Thin Manual-Winding (1950s – late 1970s)

Calibre K 1001 Thin Manual-Winding with Sub-Seconds (1950s – late 1970s)

  • base production by Jaelger-LeCoultre exclusively for Vacheron Constantin
  • 18 Jewels
  • 5 bridges
  • /1 adds free-sprung Gyromax balance wheel, fuller finishing level, Geneva Seal

Calibre K 1002 Thin Manual-Winding with Center-Seconds (1950s – late 1970s)

  • based on Jaeger-LeCoultre 819
  • same as K 1001 with center-seconds (extended gear train from sub-seconds position)
  • /2 adds freespring Gyromax balance wheel, fuller finishing level, geneval seal

Calibre K 1014 Manual-Winding Sub-Seconds (1970 – late 1990s)

  • collapses the five-bridge layout of the K 1001 into three bridges
  • based on Jaeger-LeCoultre 818
  • not known to have carried the Geneva Seal
  • 21 jewels
  • /2 upgraded version in regular use in early Historqiues Collection, which launched in 1990

The Mysterious Vacheron Constantin Calibre 1040 (never existed)

Sellers sometimes list calibre 1040 for Vacheron watches, but as far as we know this calbire never existed. This is likely a verbal/aural confusion with 1014, though confusion may also arise from the Lemania/Omega cal. 1040, which is a rather famous movement.

K 1003 – Ultra-Thin Manual-Winding (1955-present)

  • based on Jaeger-LeCoultre 839 (and later 849)
  • 1.64mm tall (thinnest traditionally produced movement ever)
  • manually wound
  • hours and minutes
  • highly modified components, including a hanging mainspring (single sided mount)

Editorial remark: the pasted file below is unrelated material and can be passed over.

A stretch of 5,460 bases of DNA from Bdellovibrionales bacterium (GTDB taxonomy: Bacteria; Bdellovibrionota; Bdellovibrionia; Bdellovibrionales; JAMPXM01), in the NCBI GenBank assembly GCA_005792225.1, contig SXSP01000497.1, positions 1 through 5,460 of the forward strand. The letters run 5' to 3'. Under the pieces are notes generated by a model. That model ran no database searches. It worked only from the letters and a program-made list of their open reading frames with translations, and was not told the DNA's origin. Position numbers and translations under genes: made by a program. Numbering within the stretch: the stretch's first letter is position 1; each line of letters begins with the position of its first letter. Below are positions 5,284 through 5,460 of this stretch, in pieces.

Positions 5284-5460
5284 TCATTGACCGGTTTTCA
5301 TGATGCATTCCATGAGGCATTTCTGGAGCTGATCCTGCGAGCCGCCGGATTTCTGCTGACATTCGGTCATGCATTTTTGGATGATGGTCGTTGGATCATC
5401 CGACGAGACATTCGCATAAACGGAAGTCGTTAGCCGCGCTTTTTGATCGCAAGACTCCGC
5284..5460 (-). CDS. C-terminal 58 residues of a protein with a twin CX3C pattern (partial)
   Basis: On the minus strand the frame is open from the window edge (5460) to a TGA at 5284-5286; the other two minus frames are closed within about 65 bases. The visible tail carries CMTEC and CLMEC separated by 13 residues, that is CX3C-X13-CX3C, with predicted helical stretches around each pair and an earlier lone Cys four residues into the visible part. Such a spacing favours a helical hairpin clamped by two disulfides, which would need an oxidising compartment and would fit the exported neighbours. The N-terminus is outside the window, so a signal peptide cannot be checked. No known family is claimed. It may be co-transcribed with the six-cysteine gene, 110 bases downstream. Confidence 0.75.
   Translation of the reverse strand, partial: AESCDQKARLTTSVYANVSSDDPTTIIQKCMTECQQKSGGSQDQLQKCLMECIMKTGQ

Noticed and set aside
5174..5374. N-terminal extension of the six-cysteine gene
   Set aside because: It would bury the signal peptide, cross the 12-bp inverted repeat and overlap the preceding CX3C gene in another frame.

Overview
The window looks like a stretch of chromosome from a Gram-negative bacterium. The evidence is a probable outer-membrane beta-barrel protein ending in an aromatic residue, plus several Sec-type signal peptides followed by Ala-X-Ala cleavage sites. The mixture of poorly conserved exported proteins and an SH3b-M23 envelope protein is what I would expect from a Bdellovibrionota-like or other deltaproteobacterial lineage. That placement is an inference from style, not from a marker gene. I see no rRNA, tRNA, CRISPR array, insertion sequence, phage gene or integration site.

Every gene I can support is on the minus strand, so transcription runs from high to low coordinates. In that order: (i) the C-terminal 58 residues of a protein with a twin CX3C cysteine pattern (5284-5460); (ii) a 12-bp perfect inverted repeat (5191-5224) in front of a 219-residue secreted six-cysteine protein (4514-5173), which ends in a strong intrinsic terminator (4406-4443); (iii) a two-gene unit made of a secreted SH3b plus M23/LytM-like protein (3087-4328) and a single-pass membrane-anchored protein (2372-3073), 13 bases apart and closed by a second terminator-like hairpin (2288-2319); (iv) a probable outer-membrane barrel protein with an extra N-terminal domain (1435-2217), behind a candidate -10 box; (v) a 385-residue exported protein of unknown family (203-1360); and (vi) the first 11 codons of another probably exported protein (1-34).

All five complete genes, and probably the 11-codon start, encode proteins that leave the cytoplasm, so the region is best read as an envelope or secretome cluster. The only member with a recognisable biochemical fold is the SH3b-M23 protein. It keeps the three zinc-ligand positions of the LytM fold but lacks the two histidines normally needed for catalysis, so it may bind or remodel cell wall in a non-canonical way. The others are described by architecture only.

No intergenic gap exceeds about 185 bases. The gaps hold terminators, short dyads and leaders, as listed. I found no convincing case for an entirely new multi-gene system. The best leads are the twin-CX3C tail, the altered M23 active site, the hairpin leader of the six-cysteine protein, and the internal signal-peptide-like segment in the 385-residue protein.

• 18 jewels (sometimes with 19 jewels, as with the 849 base movements)

Auto-Winding Calibres – (1950s – present)

Calibre 477 Center-Seconds (1951)

  • 3-hand with center-seconds
  • auto-winding with bumper rotor (doesn’t rotate all the way around due to Rolex patent restrictions)
  • lever escapement
  • beryllium balance with timing screws and is adjusted for temperatures
  • self-compensating Breguet balance spring
  • 17 jewels
  • 18,800 VPH
  • 12 linges / 27mm diameter

Calibre 498 Sub-Seconds & 499 Center-Seconds (1954-56 – quite rare)

  • 3-hand (498 sub-seconds, 499 center-seconds)
  • auto-winding with 360-degree rotation, unidirectional (powers only in one direction)
  • lever escapement
  • beryllium balance with timing screws and is adjusted for temperatures
  • self-compensating Breguet balance spring
  • 17 jewels
  • 18,800 VPH

Calibre 1019 Center-Seconds (1956-59)

  • 3-hand with center-seconds
  • auto-winding with 360-degree rotation, bi-directional (powers in both directions)
  • lever escapement
  • beryllium balance with timing screws and is adjusted for temperatures
  • self-compensating Breguet balance spring
  • 21 jewels
  • 18,800 VPH

Calibre 1071 Center-Seconds (1959-1969)

  • 3-hand with center-seconds
  • auto-winding with 360-degree rotation, bi-directional (powers in both directions)
  • lever escapement, Gyromax balance (timing screws) in beryllium, swan-neck micrometer regulator
  • 18K gold-edged rotor with ruby roller bearings
  • shock absorbing system
  • 29 jewels
  • 18,800 VPH
  • 18k gold winding rotor

Calibre 1070 Sub-Seconds (very rare)

  • Same as the 1071 but with a sub-seconds rather than a central-seconds.
  • It’s very difficult to find any watches with a cal. 1070.
  • A beautiful example is detailed by its owner here.

Calibre 1072 Center-Seconds w/ Date (1960s into the 1980s)

  • a 1071 with a date-wheel complication
  • rather common on 35mm watches in the 1960s, including many steel references
  • well regarded for having a beautifully engraved 18k gold winding rotor

Calibre 1120 – Ultra-Thin Auto-Winding (1967-present)

  • based on Jaeger-LeCoultre 920
  • auto-winding with 360-degree rotation, bi-directional (powers in both directions)
  • 36 jewels
  • Geneva Seal
  • note: since 2016, the 1120 has formed the basis for most of Vacheron’s complicated movements